Some sporadic insights into academia.
Science is Fascinating.
Scientists are slightly peculiar.
Here are the views of one of them.

Sunday, 14 February 2016

What Do You Actually Do With Your Day, John?

What did you do today, daddy?

I think my children are vaguely aware that I am a scientist, possibly that I work on colds and sniffles, but they would be unable to describe what my day involves. Then again, I suspect my PhD students are equally unclear about how I pass the time. To try to set the record straight, I kept a diary recording my day in 30 minute chunks. However, all I learnt from this exercise was that I drink a lot of tea and about half my time goes on the poorly defined ‘admin’, which, even at the time I was recording it, was so dull that I failed to note any specifics.
More data needed
But as we all know n=1 is a poor sample size, and I had the intention of repeating the diary exercise. Sadly, I was then too busy to record any detail. I know that amongst the activities I failed to accurately document were putting microneedle patches on the ears of one group of mice, collecting poo from another group, interviewing project managers, correcting two PhD theses, drinking more tea and looking after the children whilst my wife was away with work. Additionally, I was firefighting, grant writing, tutoring and ‘networking’ (aka going to the pub). So, in short I do an incredibly varied range of tasks in any given day, much of which doesn’t fall into easy soundbites for those with short attention spans.
I’m just like you, but different
However, since I was asked to do a blog about how an academic immunologist principal investigator (PI) spends their time, to inform people at earlier career stages ‘my days are really busy and quite varied’ is not all that informative. If you are involved in any form of immunology research, your days are no doubt equally busy and more varied. So I guess the more relevant question is, what is different about the way a PI spends their time compared to a PhD student, research assistant, research technician or postdoc?
Mutual support
The simple answer is: more office, less lab. As a postdoc, I spent at least 110% of my time in the lab, 15% in the office (I may be over-inflating a bit, as my postdoc supervisor is now President of the BSI, more realistically it was 75:25). The proportion in the lab decreases as you get more senior; when I started as a PI, lab: office was about 50:50, it is now about 10:90 and it is unusual to see many professors at the bench due to the other pressures on their time. One of the big adjustments from being a postdoc to being a PI is the lack of tangible product at the end of the day. On a good day at the bench, you can say – today I did 10 ELISAs or I ran samples through the FACS machine until I had dots burnt into my retina. Either way you have something that wasn’t there at the beginning of the day. On a good day, I can maybe point to a paragraph of text that is slightly better than it was yesterday.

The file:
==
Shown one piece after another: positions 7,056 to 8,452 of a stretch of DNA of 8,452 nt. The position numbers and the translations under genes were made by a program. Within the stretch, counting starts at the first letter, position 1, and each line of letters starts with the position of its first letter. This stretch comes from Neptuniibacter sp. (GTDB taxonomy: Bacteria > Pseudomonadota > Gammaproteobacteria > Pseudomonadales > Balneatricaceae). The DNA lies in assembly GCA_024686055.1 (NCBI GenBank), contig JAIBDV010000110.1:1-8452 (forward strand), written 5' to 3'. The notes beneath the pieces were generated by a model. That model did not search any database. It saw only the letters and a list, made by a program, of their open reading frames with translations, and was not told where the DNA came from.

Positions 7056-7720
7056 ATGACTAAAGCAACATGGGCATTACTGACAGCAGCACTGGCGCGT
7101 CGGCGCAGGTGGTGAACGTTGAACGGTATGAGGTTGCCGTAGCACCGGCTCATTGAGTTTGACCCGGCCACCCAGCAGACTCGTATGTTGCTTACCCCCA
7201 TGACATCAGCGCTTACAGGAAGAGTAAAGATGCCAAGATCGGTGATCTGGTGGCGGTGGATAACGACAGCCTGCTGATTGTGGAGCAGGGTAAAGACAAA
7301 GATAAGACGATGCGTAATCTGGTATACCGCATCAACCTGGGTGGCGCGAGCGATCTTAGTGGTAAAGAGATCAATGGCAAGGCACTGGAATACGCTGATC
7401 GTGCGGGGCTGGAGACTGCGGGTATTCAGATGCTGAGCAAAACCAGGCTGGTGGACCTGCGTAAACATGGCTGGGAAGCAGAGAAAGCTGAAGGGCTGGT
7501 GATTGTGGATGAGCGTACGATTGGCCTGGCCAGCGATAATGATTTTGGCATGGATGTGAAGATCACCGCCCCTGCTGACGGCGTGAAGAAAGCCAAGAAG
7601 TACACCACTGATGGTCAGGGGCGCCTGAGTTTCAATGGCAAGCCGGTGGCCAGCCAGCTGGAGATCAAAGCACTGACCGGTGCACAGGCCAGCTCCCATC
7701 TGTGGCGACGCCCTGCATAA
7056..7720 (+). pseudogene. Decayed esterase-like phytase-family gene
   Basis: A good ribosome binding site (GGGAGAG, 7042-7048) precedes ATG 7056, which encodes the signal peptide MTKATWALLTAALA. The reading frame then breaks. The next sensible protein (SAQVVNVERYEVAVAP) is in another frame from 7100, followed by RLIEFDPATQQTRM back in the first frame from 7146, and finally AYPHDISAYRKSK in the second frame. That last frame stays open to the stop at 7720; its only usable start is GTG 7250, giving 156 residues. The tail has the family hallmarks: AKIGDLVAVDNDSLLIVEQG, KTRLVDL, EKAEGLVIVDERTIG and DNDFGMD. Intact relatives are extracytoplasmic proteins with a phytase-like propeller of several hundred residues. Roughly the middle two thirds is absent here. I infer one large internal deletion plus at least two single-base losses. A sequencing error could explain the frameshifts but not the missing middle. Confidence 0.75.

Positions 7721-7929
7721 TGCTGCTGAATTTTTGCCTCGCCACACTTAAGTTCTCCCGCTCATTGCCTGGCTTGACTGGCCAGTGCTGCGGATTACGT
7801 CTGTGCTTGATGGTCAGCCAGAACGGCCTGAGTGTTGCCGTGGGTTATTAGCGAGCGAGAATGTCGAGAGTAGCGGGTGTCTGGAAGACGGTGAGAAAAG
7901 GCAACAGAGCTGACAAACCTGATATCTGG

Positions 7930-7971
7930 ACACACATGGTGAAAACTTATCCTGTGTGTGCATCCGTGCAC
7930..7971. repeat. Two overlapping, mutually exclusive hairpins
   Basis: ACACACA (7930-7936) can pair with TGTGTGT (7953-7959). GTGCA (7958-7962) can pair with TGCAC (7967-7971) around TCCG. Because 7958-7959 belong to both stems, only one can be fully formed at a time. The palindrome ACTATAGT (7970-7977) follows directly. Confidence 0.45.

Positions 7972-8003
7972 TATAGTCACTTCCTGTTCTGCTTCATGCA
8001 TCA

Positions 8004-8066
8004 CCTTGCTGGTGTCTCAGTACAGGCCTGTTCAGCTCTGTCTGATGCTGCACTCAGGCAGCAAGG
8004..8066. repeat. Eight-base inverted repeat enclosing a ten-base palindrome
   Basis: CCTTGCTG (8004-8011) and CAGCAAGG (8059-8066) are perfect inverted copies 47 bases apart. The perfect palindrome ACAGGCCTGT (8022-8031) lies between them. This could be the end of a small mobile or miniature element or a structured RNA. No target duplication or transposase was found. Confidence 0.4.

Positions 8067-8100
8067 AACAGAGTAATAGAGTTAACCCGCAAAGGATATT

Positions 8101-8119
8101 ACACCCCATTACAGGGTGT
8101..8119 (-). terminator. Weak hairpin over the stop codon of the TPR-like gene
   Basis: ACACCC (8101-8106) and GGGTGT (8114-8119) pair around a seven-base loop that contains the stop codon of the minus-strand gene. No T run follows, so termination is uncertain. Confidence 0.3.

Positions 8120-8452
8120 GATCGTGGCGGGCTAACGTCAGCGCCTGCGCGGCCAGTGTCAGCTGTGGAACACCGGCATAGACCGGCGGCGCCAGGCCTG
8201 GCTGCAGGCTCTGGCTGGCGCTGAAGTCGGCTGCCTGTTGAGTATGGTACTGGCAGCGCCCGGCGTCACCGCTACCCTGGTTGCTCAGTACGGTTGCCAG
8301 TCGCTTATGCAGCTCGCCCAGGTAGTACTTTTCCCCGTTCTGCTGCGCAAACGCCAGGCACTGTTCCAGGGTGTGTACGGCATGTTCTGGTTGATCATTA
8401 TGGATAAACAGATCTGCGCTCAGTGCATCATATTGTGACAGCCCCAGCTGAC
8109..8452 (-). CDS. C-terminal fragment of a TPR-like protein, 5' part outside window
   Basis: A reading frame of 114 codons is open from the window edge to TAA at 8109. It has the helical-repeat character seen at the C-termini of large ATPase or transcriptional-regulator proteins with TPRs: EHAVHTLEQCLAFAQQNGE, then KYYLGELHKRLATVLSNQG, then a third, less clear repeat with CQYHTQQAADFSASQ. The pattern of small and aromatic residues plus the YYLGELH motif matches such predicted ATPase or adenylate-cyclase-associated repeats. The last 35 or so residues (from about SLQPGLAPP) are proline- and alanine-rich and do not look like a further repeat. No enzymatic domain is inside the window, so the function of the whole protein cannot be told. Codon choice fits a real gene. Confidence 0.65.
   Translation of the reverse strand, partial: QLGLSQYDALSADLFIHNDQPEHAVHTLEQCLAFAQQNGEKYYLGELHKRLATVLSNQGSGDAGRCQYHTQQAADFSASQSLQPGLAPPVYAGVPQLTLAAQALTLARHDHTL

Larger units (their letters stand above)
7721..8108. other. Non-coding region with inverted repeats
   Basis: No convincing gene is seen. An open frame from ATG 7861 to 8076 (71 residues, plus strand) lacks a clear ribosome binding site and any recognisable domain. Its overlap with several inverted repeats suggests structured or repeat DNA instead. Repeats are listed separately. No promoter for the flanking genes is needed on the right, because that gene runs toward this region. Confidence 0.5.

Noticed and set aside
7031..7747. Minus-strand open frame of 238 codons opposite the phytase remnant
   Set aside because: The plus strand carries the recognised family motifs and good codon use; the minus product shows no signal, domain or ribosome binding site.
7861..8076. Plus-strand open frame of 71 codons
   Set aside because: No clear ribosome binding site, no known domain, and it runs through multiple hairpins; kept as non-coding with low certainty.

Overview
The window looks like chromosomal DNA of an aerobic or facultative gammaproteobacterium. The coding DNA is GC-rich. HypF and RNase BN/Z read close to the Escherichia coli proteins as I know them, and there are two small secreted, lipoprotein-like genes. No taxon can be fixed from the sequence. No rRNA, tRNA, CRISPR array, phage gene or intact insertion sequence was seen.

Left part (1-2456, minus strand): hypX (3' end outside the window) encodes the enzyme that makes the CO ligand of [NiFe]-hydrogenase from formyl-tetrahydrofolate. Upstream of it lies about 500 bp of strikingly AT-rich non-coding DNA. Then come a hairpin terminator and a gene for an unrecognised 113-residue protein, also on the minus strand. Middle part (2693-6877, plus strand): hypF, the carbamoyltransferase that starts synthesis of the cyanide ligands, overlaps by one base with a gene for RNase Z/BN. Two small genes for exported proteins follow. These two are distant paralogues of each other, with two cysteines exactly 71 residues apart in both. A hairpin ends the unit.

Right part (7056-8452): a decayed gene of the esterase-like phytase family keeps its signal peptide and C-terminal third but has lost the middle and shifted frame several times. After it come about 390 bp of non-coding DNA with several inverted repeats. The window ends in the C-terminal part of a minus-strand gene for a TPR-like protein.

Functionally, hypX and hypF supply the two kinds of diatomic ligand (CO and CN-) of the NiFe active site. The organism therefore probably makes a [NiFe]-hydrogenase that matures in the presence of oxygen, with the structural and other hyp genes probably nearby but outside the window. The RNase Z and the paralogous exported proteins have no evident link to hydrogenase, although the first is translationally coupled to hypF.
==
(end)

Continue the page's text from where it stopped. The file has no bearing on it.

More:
I’m Alan Sugar
A slightly more nuanced description of how I spend my time is that I spend it supporting a team, whilst the members of my team spend their time supporting my ‘vision’ (or lack of). Being a PI is like running a small business. In my case, think of a start-up in someone’s shed; for my head of department, think major biotech just about to be bought by a big pharma. To support the members of my team, my tasks fall into a number of different functions:
  • Administrative – health and safety, HR, ordering, tendering and purchasing equipment etc. (some or all of which I try to farm out as ‘development opportunities’).
  • Mentoring – training staff, weekly meetings, helping in the lab, journal clubs and telling great jokes.
  • Publicity and sales – papers, conferences, blogs, grants, collaborations, twittering (@DrTregoning) and networking.
  • Keeping my job – teaching, committees (see blog).
  • Future planning – reading papers, pilot studies, establishing collaborations and thinking (though to the untrained eye this can look a bit like sleeping).
The balance of these activities depends a bit on the cycle of academia. If I have some grant funding, I will try and focus on mentoring the people doing the work in order to deliver it successfully, then when funding begins to run out, I write papers and grants.
The NeverEnding list
So what do I do in a day? Sadly, there isn’t an easy answer that I can tell my children. I start the day with a long list of tasks and on a good day end up with an equally long list of new tasks generated in response to the ones I have completed. Some of these are fun (paper writing, mentoring, paper reading), some less so (grants, health and safety), but no two days are alike … except for the tea drinking.
This first appeared on the British Society for Immunology blog

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